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I just realized that I could well have asked much the same question about the original configuration where we were concerned only with static fields. Why is "both shifted left" a valid part of the superposition, but not "one left, one right"?

Swamp Thing said:
Why is "both shifted left" a valid part of the superposition, but not "one left, one right"?
The former has lower energy.

Swamp Thing said:
What property of the EM wave would drive both charge distributions left or right?
Thinking in terms of EM waves makes it more difficult, just as it is difficult to understand Coulomb attraction between opposite charges in terms of EM waves. Instead, I would suggest you to think in terms of static electric fields and neglect the magnetic fields.

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Demystifier said:
The former has lower energy.
Oh, ok -- silly me!

## 1. What is the van der Waals force?

The van der Waals force is a weak attractive force that exists between neutral atoms or molecules. It is caused by temporary shifts in electron density within the atoms or molecules, creating temporary dipoles that attract each other. This force is also known as London dispersion force.

## 2. How does the van der Waals force affect the properties of atoms/molecules?

The van der Waals force is responsible for many properties of atoms and molecules, including their boiling points, melting points, and solubility. It is also a significant factor in the stability of molecular structures and the interactions between molecules in a substance.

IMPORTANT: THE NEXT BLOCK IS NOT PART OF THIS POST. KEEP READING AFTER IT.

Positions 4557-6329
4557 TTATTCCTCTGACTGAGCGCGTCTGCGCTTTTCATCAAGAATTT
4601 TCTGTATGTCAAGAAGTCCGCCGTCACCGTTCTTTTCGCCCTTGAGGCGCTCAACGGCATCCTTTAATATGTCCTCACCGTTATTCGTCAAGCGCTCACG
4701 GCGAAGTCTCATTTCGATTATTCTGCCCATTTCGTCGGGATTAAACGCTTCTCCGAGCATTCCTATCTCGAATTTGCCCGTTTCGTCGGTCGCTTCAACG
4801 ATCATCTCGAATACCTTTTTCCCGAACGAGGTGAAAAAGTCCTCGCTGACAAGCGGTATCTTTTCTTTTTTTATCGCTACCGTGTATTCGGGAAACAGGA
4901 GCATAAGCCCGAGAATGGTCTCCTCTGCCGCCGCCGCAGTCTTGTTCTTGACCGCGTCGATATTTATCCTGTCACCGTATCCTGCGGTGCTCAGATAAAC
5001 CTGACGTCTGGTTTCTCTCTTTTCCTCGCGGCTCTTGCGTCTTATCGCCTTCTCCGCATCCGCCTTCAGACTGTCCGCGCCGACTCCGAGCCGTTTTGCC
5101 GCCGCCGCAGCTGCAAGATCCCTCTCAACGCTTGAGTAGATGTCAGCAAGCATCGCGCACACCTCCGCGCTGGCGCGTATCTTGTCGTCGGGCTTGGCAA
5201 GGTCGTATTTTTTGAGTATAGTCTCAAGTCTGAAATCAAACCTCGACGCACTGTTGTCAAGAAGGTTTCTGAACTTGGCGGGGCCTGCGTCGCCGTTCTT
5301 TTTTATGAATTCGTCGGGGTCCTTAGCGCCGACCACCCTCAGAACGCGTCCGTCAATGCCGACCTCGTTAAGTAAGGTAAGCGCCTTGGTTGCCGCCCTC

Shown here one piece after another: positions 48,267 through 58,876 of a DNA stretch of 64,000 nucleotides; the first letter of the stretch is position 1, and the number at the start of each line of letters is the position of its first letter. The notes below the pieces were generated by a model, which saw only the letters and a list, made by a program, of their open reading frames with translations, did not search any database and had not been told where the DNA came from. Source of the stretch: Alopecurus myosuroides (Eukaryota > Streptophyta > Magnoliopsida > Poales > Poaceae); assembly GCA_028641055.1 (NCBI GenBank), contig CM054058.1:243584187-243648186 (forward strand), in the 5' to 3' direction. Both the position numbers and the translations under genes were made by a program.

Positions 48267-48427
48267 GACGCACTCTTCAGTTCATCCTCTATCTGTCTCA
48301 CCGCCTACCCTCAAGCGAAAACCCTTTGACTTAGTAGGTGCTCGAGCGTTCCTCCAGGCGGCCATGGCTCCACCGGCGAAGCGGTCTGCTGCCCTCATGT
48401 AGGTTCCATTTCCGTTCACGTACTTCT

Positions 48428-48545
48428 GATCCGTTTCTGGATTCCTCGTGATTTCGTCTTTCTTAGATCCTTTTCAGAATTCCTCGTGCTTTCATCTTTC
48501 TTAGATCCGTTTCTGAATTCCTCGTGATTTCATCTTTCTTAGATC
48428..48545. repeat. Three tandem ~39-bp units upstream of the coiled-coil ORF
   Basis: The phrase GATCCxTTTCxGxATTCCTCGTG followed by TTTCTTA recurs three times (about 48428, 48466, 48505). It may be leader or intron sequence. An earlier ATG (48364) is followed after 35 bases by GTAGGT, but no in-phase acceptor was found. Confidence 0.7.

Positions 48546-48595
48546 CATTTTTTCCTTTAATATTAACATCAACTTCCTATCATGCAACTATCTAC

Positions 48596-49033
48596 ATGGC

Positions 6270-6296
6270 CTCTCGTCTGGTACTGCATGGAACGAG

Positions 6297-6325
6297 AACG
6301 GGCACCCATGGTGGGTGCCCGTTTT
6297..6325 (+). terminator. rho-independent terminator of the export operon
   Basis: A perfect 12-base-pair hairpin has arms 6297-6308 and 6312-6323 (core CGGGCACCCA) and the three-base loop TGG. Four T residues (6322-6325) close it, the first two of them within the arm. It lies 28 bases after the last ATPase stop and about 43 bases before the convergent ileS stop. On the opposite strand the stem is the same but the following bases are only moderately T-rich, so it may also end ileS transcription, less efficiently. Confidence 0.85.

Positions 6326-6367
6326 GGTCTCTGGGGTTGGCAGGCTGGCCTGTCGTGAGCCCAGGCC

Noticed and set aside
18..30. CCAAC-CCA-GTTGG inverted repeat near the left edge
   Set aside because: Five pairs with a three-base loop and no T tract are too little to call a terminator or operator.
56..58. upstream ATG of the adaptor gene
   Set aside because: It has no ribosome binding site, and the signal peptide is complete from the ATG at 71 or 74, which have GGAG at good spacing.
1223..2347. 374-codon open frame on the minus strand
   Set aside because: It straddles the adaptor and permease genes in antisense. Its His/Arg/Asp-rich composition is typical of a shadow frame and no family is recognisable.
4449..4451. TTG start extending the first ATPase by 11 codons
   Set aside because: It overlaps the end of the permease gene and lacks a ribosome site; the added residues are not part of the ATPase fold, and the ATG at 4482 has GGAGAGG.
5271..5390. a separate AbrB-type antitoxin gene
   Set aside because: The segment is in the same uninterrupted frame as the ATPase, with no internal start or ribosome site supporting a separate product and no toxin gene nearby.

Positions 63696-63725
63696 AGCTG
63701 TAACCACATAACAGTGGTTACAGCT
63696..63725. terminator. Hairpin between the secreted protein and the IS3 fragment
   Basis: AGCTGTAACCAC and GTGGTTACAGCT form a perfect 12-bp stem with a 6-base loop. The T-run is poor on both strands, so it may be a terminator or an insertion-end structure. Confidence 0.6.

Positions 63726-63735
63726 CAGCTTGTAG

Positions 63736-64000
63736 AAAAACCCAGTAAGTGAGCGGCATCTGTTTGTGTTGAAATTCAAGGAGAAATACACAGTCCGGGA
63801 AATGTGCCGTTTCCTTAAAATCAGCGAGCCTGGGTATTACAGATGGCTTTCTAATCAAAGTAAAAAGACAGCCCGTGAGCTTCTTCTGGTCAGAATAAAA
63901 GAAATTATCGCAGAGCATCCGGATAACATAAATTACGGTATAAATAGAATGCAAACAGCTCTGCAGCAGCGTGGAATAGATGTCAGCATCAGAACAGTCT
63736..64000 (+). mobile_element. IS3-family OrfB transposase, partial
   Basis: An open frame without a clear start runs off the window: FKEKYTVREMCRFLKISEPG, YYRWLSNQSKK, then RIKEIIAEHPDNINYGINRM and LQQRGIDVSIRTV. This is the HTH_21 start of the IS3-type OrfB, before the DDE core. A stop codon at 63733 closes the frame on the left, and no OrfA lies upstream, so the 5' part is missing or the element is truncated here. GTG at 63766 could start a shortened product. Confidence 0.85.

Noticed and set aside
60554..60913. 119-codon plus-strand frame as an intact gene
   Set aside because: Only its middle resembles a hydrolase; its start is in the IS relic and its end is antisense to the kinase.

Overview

## 3. Why is the van der Waals force stronger between similar atoms/molecules?

The van der Waals force is stronger between similar atoms/molecules because they have a similar electron distribution, making it easier for temporary dipoles to form and attract each other. This force is weaker between dissimilar atoms/molecules because their different electron distributions make it more difficult for temporary dipoles to form.

## 4. Can the van der Waals force be repulsive?

Yes, the van der Waals force can be repulsive. This occurs when the electron distributions of two atoms/molecules are not compatible, causing the temporary dipoles to repel each other instead of attracting. This repulsive force is typically weaker than the attractive force between similar atoms/molecules.

## 5. How does temperature affect the strength of the van der Waals force?

The strength of the van der Waals force decreases as temperature increases. This is because higher temperatures cause atoms/molecules to move faster, making it more difficult for temporary dipoles to form and reducing the overall strength of the force. At extremely high temperatures, the van der Waals force becomes negligible compared to other intermolecular forces.